I often hear from patients that they just don’t know what to do when an acute onset of low back pain strikes. Most will stay in bed initially or run to the ER for fear that movement will injure something permanently. Remember, pain is an indication of tissue damage and we want to reduce stress on these tissues to allow healing. So I want to give you some easy guidelines to use which should shorten the early period of intense pain:
- Find a position of comfort. Sounds obvious, but sometimes we over think the obvious!
- Apply ice 10-20 min at a time and give it an hour between applications.
- Take an anti-inflammatory medication (approved by your physician).
- Follow the Progressive Upright Posture Principle (see below).
- Avoid aggravating activities.
What is the Progressive Upright Principle?
Start Non weight bearing to help damaged tissues to heal without stress (basically, lie down in a position that stops the pain).
Common postures that decrease strain to back are side lying with 2 pillows between thighs, or lying on your back with legs over an ottoman or pillows. Then apply a controlled increase of appropriate stress to tissues which will actually speed up healing. For example, after lying down comfortably on ice for an hour, stand up and slowly walk around until pain returns than resume a lying down or sitting posture of comfort./p>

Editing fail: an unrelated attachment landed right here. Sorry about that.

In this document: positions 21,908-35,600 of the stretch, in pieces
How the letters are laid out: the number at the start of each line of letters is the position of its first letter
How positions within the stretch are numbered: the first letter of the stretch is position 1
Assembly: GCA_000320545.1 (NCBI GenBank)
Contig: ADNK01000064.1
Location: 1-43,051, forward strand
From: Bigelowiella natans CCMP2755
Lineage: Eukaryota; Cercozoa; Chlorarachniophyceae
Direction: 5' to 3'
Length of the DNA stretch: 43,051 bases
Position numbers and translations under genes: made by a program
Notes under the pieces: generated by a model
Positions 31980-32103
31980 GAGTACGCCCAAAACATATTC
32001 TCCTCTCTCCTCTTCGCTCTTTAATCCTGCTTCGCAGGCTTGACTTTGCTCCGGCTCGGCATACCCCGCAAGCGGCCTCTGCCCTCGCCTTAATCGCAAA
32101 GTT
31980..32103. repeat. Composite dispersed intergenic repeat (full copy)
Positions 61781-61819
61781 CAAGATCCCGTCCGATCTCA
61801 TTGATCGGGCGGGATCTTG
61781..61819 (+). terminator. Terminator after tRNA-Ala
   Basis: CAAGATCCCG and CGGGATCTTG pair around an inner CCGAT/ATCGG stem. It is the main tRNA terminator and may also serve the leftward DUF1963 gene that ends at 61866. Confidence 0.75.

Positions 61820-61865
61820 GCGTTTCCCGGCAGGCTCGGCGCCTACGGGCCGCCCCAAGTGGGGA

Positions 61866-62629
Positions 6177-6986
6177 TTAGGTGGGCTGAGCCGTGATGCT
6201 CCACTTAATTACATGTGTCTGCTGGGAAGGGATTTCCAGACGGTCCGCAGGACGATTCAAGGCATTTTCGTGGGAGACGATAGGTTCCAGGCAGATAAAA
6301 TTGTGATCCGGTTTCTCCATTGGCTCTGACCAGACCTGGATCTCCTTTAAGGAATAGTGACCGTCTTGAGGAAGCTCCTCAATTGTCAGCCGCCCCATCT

This principle takes listening to your body and reacting, not continuing an activity or chore until the pain is unbearable. Usually with 24-48 hours of repeated rest and upright movement, the symptoms dissipate and become stable.
After the acute stage of symptoms, if experiencing a daily pain when first waking or after heavy labor and it seems to be more of a stiffness than an inflammatory process, then it is alright to begin using heat.
Now, it’s time to come and see a PT for evaluation to find out what is causing the pain. Usually, low back pain (as in all joints of the body) is generated from a movement dysfunction. However, if symptoms include leg pain and/or leg weakness, it is best to seek the opinion of a spine specialist MD first.